Reid Venable Moran

Reid Venable Moran (June 30, 1916 – January 21, 2010) was an American botanist and the curator of botany at the San Diego Natural History Museum from 1957 to 1982.[1]

Reid Venable Moran
San Diego Natural History Museum Curator of Botany Reid V. Moran.
San Diego Natural History Museum Curator of Botany Reid V. Moran. (Photo: San Diego Natural History Museum Research Library)
BornJune 30, 1916
Los Angeles, California, United States
DiedJanuary 21, 2010(2010-01-21) (aged 93)
Clearlake, California, United States
NationalityAmerican
Scientific career
FieldsBotany
InstitutionsSan Diego Natural History Museum
Author abbrev. (botany)Moran

Moran was the world authority on the Crassulaceae, a family of succulent plants, and in particular the genus Dudleya, the subject of his Ph.D. dissertation. He named at least 18 plants new to science — some in that family and some not — and published many papers elucidating relationships within the Crassulaceae. As a mark of the respect he earned among his peers, more than a dozen plants have been named for him. Jane Goodall described Moran as "a sort of living myth in botanical exploration in Baja California and the Pacific Islands of Mexico," citing specifically his analysis of the environmental impact of introduced species (especially goats) on the flora of Guadalupe Island.[2]

BiographyEdit

Born in Los Angeles, California on June 30, 1916 to Edna Louise Venable and Robert Breck Moran (a petroleum geologist),[3] Moran was raised in Pasadena. He received his B. A. from Stanford University in 1939[4] and his M. S. from Cornell University in 1942. After service as a navigator in the Army Air Corps from 1942 to 1946, Moran received his Ph.D. in Botany from the University of California, Berkeley in 1951. His doctoral dissertation was titled "A Revision of Dudleya (Crassulaceae)." [5][6]

Moran conducted a botanical survey of the Channel Islands for the Los Angeles County Museum of Natural History and performed taxonomic work for the Santa Barbara Botanical Garden[7] and the Bailey Hortorium at Cornell University[8][9] before joining the San Diego Museum of Natural History as curator of botany, succeeding Ethel Bailey Higgins in 1957.[10]

Moran specialized in the systematics of the Crassulaceae (the stonecrop family), and in the floristics of the Baja California peninsula. In addition to a large number of technical research papers, Moran published The Flora of Guadalupe Island[11] and the treatment of the Crassulaceae for the Flora of North America (Vol. 8, published in 2009).[12] He co-authored (with Frank W. Gould) The Grasses of Baja California, Mexico in 1981 and (with Geoffrey A. Levin) The Vascular Flora of Isla Socorro, Mexico in 1989.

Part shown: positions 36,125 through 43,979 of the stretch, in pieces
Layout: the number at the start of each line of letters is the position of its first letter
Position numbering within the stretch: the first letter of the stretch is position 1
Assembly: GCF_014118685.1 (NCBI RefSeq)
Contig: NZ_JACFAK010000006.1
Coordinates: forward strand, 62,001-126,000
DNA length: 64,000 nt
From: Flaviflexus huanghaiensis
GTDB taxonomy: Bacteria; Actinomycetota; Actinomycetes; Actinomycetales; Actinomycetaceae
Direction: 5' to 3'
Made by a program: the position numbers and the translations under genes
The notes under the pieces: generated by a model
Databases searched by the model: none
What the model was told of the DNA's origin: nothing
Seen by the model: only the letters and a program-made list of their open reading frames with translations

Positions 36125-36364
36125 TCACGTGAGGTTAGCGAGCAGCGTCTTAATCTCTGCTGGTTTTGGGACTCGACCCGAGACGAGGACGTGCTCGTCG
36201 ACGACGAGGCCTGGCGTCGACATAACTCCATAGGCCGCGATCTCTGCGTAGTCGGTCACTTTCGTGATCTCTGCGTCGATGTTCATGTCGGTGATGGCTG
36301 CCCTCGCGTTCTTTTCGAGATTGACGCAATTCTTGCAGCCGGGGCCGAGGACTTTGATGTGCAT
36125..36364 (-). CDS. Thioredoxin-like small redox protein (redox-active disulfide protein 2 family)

Among Moran's publications was "Cneoridium dumosum (Nuttall) Hooker F. Collected March 26, 1960, at an Elevation of about 1450 Meters on Cerro Quemazón, 15 Miles South of Bahía de Los Angeles, Baja California, México, Apparently for a Southeastward Range Extension of Some 140 Miles" (1966), a paper which comprised, apart from its title and acknowledgements, just five words and a reference number.[13][14]

Moran died on January 21, 2010, in Clearlake, California.[15]

See the list of genera and species described by Moran. "Author Details for Reid Venable Moran" (HTML). International Plant Names Index. International Organization for Plant Information (IOPI). Retrieved 2015-10-16.

ReferencesEdit

  1. ^ "Reid Moran: Scientist was expert on plants from island off Baja". San Diego Union-Tribune. February 2, 2010. Archived from the original on 2016-11-14. Retrieved 14 November 2016.
  2. ^ Goodall, Jane (2009). Hope for Animals and Their World: How Endangered Species Are Being Rescued from the Brink. Grand Central Publishing. pp. 333–335. ISBN 978-0446543385. Retrieved 4 April 2016. jane goodall guadalupe.
  3. ^ Wrather, W. E. (April 1962). "Memorial: Robert Breck Moran (1879-1961)". Bulletin of the American Association of Petroleum Geologists. 46 (4): 554–556. Archived from the original on 2016-04-23. Retrieved 2016-11-14.
  4. ^ Pegg, Jenny (2010). "Witty Botanist". Stanford Magazine. Archived from the original on 2016-09-11. Retrieved 14 November 2016.
  5. ^ "Moran, Reid V. (1916-2010). Historical Note". University and Jepson Herbaria Archives, University of California, Berkeley.
  6. ^ "Field Notes of Reid Moran". Flora of Baja California (San Diego Natural History Museum).
  7. ^ Moran, Reid (January 1948). "The Santa Barbara Botanic Garden". National Horticultural Magazine. 27.
  8. ^ Oberbauer, Thomas (Jul 2010). "Reid Moran: 1916-2010" (PDF). Fremontia. 38 (2–3): 62–64. Archived from the original (PDF) on 2016-03-15. Retrieved 2016-11-14.
  9. ^ Robinson, B. (1981). "Reid Moran, the biography of a botanist". JSTOR Global Plants. Archived from the original on 2015-11-26. Retrieved 2016-11-14.
  10. ^ Engstrand, Iris; Bullard, Anne (1999). Inspired by Nature: The San Diego Natural History Museum after 125 Years. San Diego, Calif.: San Diego Society of Natural History. p. 142. ISBN 978-0-918969-04-0.
  11. ^ Moran, Reid (1996). "The Flora of Guadalupe Island". Memoirs of the California Academy of Sciences. 19.
  12. ^ Moran, Reid V. (2009). Flora of North America, Vol 8. Oxford: Oxford University Press.
  13. ^ Jackson, Morgan D. (10 July 2013). ""I got it there then" – Reid Moran, 1962". Madroño. 16: 272. Retrieved 14 September 2019.
  14. ^ Moran, Reid (1962). "Cneoridium dumosum (Nuttall) Hooker F. Collected March 26, 1960, at an Elevation of about 1450 Meters on Cerro Quemazón, 15 Miles South of Bahía de Los Angeles, Baja California, México, Apparently for a Southeastward Range Extension of Some 140 Miles". Madroño. California Botanical Society. 16 (8): 272.
  15. ^ "Dr. Reid Venable Moran". The San Diego Union-Tribune. February 2010.
  16. ^ IPNI.  Moran.

External linksEdit